Party like it’s 1999. No matter WHAT method you use….there’s one thing that you MUST do. And that’s celebrate EVERY WIN, big or small. Even if your toddler gets one tiny little drop of pee pee in the potty and the rest is in a puddle on the kitchen floor (this happened a lot in my house), make a HUGE DEAL ABOUT IT. I nearly pulled several muscles from celebrating with L&H when they had a potty success at the beginning. The more excited you get, the more they’ll realize they did something big. And it’s just fun! We make up silly potty songs, we have a poopoo on the potty dance….it’s embarrassing but it’s also fun to see how much of a difference my excitement made to L&H. And at the end of the day, celebrate YOU too! You’re doing a great job teaching your toddler a new life skill.
Think about gear. Great, just what you need…..to buy more stuff! Am I right? But even a few simple things can help make the potty training process much easier for you and your little. Pick out a potty that your kiddo can sit on with ease – maybe that’s a potty chair on the floor (we used the Baby Bjorn Smart Potty) or a potty seat with a ladder (like this KidsKit 3 in 1 Potty Seat) which makes it easy for your child to climb up onto the toilet. You might want to get some new books – some about potty training and some not – for your child to read while they’re sitting on the potty. I also recently stumbled on these adorable Pee-Kaboos which I wish I had gotten for the twins before we potty trained. They’re reusable stickers for the bottom of the potty chair that “magically” appear each time they get wet with urine. This visual reward encourages little ones to use the potty again and again!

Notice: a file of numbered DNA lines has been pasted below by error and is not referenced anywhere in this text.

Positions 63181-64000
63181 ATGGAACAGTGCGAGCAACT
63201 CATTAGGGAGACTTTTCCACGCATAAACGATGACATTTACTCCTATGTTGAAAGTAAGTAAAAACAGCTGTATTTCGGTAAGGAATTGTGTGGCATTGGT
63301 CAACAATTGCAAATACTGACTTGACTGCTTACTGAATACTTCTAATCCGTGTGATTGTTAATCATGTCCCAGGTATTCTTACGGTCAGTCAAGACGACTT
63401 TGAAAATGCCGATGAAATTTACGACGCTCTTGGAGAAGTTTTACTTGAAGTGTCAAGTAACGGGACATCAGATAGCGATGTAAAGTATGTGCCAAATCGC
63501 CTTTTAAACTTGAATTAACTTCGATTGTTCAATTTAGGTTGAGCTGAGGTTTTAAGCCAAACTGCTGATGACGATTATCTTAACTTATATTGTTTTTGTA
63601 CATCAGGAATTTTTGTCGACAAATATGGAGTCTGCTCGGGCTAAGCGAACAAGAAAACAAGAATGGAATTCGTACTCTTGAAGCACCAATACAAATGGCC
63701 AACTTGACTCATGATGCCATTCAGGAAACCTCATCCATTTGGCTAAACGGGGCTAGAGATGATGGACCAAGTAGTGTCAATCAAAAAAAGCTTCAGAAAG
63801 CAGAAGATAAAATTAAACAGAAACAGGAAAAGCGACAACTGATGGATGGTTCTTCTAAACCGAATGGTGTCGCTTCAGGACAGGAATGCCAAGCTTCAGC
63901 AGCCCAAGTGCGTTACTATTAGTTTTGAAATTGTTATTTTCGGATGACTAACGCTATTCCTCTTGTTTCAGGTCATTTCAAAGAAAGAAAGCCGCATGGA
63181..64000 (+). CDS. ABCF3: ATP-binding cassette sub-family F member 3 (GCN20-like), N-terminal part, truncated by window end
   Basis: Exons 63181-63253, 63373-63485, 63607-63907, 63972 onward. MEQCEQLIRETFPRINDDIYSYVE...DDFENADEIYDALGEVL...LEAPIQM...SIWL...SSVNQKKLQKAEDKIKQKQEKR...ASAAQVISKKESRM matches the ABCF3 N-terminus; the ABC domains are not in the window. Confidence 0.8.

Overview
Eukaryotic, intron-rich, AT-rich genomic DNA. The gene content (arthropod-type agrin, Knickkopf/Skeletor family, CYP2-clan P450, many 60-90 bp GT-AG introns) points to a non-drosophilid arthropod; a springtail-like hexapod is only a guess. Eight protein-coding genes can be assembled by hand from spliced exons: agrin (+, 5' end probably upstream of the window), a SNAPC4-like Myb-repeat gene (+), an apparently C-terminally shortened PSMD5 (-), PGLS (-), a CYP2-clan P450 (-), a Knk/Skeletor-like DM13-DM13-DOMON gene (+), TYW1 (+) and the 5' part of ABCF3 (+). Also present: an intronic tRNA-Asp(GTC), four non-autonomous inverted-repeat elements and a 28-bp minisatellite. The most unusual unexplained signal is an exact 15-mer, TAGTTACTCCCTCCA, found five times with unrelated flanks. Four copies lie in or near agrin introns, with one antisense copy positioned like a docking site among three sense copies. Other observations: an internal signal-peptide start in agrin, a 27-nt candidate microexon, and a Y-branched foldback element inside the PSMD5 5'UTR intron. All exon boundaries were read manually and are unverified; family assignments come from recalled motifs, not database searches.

Don’t compare. There’s no right age. And no extra credit for being first. I can promise you that at no point in their life will your child be asked ‘well how old were YOU when you were potty trained?’. Just because your neighbor’s cousin’s daughter was potty trained at 2 years old, and your little girl wasn’t doesn’t mean ANYTHING. It’s easy to get hung up if your child is certain age and not there yet — but don’t worry! That only adds so much pressure and turns it into a battle. Whenever we were having tough days during our potty training process I used to say (out loud no less), “It’s okay…they won’t go to college in diapers!”
There is no perfect formula for potty training. There is no ‘put this in and get this out’ guarantee. Just like sleeping through the night, just like breastfeeding, just like learning to ride a bike….just like EVERYTHING – every child is different and will learn differently. I have the perfect study in that. As I said earlier, L is doing #1 and #2 on the potty no problem, while H is good with #1, but still working on #2 several months later. Your child might get it after 3 days….or it could take 3 weeks…..or 3 months. There is NO exact formula for potty training. If there was, then I wouldn’t even be here writing this post. So whether you’re fully IN the potty training zone or getting ready to take steps forward, I hope this insight was helpful!